81ºF

BSO deputy injured in shooting that killed fellow deputy testifies in murder trial

Deputy Corey Carbocci unable to identify gunman in courtroom

FORT LAUDERDALE, Fla. – A Broward Sheriff's Office deputy who was injured in a 2006 shooting that left a fellow deputy dead testified Tuesday against the three men who have been charged with murder.

Deputy Corey Carbocci, who was called to the scene as backup, said he remembers seeing a man firing a gun multiple times in his direction as he ran for cover.

"I felt a sharp pain in my left thigh and also a pain in my left foot," Carbocci said. "There was a male running down the side of Deputy (Brian) Tephford's patrol car toward me, firing at me. I could see the muzzle flashes coming from the gun as he was firing. I could also feel several rounds hit me in the chest."

The deputy's bulletproof vest saved his life, but Tephford died from his injuries.

Carbocci testified that he believed Tephord also ran for cover and that he didn't think Tephford initially knew he had been shot.

"I thought we were both running to move to the back of the patrol car to get cover in the gunfire, and I got to the back of the patrol car. I turned around to face forward to see what was going on," Carbocci said. 

The deputy showed jurors his bloody uniform from the night of the shooting. 

Eloyn Ingraham, 28, Bernard Forbes, 31, and Andre Delancy, 29, are charged with murder for the Nov. 12, 2006, shooting.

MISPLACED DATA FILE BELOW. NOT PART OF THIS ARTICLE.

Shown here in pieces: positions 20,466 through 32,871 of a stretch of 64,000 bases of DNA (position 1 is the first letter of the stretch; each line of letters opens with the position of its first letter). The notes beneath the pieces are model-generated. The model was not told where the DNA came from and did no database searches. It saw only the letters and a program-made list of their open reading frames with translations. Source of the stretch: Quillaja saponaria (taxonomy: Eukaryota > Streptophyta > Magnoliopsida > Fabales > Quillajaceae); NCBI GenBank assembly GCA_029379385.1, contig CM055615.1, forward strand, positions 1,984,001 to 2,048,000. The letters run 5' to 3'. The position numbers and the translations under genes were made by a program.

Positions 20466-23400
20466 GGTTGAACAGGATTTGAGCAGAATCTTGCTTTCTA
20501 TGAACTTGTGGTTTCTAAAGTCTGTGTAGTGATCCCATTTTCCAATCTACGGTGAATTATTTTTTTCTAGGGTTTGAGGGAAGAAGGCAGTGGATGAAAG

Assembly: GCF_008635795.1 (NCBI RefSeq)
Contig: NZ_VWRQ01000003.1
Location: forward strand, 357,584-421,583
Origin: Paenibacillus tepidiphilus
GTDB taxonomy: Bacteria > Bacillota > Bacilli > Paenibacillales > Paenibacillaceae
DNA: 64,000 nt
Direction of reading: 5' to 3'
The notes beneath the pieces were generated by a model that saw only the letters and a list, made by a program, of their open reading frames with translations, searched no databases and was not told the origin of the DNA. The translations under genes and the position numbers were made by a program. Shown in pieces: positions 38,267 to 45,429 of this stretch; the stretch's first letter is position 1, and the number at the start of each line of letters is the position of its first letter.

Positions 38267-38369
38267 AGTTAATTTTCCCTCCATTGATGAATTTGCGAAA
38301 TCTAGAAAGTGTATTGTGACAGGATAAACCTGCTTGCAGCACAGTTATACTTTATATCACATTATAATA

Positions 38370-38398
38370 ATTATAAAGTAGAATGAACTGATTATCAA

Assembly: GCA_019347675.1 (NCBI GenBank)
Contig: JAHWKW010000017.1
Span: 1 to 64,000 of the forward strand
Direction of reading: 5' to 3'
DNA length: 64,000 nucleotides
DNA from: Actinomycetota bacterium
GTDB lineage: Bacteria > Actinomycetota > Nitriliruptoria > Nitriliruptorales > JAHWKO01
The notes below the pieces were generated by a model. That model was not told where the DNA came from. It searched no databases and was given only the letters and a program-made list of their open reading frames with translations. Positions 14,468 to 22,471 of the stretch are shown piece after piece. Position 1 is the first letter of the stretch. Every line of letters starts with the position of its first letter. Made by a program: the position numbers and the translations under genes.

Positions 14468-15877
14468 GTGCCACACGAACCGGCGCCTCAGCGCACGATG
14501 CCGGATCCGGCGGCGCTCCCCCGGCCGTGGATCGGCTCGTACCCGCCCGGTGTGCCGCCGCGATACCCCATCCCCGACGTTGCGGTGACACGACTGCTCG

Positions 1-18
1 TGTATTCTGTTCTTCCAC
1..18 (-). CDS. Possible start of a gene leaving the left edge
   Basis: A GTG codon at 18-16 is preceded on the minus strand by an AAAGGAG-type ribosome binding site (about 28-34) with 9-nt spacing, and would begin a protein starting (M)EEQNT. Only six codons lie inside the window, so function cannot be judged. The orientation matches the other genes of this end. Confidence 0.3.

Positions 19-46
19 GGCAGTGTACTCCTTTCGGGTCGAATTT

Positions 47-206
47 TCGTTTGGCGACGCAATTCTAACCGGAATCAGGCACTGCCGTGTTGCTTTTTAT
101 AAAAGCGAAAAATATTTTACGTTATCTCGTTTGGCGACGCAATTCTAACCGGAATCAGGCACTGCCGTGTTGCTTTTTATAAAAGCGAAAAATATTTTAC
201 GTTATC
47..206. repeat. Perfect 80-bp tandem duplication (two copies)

Authorities said Tephford, a six-year BSO veteran and father of three, was 34 years old when he was fatally shot during a traffic stop outside the Versailles Gardens apartment complex in Tamarac.

Detectives said Shante Spencer was driving the vehicle that had been pulled over on the night of the shooting.

They said her boyfriend, Ingraham, was riding in the front passenger seat and called the other two defendants to the scene to ambush the deputies after Tephford pulled the car over.

One of the three suspects' defense attorneys asked Carbocci whether he could point out in the courtroom the man who fired at him.

Carbocci said he couldn't.

"You couldn't see a clothing description?" the attorney asked.

"No," Carbocci said.

"You couldn't see a physical description, right?" the attorney asked.

"No," Carbocci said.

"And, in fact, it was happening so fast that you couldn't see if it was a man or woman, isn't that true?" the attorney asked.

"That's true," the deputy said. 

All three defendants face the death penalty if they are convicted.


About the Authors: